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Pretreatment of Woody Biomass for Biofuel Production

Presenter: J.Y. Zhu, USDA Forest Service, Forest Products Lab

Hosted by: Northwest Advanced Renewables Alliance (NARA)

Biofuel production from woody biomass through the sugar platform requires efficient production of fermentable sugars either chemically and enzymatically by hydrolyzing polysaccharides in wood cell walls. Enzymatic sugar production is a mature technology that can produce high quality sugars but requires a pre-treatment step to open wood cell wall structure to improve its accessibility to enzymes, because nature produces wood as a structural material that is not easily accessible to most microbes to deconstruct into basic building blocks such as simple sugars. Unfortunately, pre-treatment is the most expensive step in biofuel production through enzymatic saccharification and fermentation. This is especially true for woody biomass due to its high lignin content and strong physical integrity. Pre-treatment softwood and harvest softwood forest residue, the feedstock NARA project proposed to use, is even more difficult. Most existing pre-treatment processes cannot produce good enzymatic digestibility from softwood. In this webinar, I will outline the basic principles of pre-treatment, its limitations, and its effect on downstream co-product development. Especially, I will discuss the SPORL pre-treatment NARA adopted for bio-jet fuel production, its versatility, performance, kinetics based process scale-up, and lignin co-product.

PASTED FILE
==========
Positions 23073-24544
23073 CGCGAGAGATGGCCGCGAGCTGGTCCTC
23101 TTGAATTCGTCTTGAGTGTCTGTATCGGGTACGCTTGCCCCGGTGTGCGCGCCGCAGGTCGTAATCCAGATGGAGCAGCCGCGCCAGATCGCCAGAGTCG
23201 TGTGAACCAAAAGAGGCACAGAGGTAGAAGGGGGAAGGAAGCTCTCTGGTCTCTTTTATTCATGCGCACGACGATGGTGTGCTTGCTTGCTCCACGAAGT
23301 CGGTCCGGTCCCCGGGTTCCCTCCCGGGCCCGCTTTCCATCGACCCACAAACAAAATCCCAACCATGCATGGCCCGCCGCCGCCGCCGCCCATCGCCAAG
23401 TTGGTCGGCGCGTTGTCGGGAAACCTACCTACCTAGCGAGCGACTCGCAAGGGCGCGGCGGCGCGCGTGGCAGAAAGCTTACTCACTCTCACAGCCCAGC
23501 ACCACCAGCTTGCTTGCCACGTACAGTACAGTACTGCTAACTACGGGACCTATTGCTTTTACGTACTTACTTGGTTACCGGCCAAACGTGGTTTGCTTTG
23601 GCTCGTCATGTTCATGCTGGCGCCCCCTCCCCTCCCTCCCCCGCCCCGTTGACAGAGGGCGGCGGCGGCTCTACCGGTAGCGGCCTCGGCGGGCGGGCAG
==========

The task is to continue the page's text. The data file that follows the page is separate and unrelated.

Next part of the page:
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NARA webinars benefit industry (primary and secondary manufacturers, chemical, and biofuel), researchers, contractors, land managers, policymakers, state and local agency personnel, NGOs, educators, and students – all who are interested and involved in operations converting forest-based biomass to biofuels and co-products.

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This technology is supported in part by New Technologies for Agriculture Extension grant no. 2020-41595-30123 from the USDA National Institute of Food and Agriculture and membership funding. Any opinions, findings, conclusions, or recommendations expressed in the content are those of the author(s) and do not necessarily reflect the view of the U.S. Department of Agriculture. For more information, please visit You can view the terms of useat

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